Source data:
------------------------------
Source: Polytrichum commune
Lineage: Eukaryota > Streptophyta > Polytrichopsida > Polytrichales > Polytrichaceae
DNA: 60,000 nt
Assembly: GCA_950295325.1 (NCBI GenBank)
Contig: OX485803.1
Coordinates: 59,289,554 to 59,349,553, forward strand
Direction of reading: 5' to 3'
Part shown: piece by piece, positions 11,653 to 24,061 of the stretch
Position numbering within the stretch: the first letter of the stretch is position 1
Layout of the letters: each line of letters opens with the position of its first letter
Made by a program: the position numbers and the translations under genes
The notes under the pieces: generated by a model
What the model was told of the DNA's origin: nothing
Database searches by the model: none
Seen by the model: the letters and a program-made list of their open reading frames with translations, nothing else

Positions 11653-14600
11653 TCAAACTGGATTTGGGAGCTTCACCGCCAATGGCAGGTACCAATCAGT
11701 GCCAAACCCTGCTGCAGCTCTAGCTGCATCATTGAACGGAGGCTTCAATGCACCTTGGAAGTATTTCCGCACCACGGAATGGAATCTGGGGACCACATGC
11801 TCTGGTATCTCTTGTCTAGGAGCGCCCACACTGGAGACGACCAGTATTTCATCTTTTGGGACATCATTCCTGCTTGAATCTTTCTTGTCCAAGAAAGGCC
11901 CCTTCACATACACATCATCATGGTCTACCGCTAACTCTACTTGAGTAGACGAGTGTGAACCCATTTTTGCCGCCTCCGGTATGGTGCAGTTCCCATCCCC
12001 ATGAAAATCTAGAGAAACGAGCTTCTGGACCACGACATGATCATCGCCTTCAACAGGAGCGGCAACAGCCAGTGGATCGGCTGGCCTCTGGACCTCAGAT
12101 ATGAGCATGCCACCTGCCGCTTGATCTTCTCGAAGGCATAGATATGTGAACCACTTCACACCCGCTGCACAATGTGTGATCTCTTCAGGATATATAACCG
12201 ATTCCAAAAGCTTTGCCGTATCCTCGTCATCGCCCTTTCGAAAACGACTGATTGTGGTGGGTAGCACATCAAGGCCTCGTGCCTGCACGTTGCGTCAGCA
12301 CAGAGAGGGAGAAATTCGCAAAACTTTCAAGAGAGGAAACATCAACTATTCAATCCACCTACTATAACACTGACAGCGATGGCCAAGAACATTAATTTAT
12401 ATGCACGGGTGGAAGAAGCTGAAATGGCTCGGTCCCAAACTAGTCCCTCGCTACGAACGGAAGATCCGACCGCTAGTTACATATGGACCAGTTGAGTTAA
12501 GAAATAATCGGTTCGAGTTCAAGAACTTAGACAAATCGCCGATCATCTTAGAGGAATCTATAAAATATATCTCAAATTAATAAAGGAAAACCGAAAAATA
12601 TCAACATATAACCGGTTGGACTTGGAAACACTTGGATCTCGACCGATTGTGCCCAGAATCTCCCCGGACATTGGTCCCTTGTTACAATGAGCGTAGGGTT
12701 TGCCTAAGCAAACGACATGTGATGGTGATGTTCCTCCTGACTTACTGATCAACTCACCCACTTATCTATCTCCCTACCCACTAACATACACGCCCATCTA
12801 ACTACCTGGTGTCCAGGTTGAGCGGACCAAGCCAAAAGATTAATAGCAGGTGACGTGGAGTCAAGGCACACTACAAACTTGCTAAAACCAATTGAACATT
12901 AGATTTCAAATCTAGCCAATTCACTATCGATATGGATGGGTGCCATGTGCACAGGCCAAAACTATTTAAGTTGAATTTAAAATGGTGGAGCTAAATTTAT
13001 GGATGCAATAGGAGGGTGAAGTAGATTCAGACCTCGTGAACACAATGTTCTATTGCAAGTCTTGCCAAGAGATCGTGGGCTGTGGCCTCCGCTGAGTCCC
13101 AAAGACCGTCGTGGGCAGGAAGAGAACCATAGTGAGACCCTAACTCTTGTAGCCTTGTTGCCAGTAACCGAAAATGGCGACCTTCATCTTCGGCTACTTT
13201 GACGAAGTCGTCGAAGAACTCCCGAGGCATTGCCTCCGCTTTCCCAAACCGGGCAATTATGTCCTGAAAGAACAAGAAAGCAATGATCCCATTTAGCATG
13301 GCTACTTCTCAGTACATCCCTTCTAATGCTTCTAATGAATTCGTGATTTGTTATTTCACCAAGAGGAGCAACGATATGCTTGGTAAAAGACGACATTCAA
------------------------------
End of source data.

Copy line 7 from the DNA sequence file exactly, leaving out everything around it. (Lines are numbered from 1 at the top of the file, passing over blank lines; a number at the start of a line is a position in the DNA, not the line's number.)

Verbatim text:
Direction of reading: 5' to 3'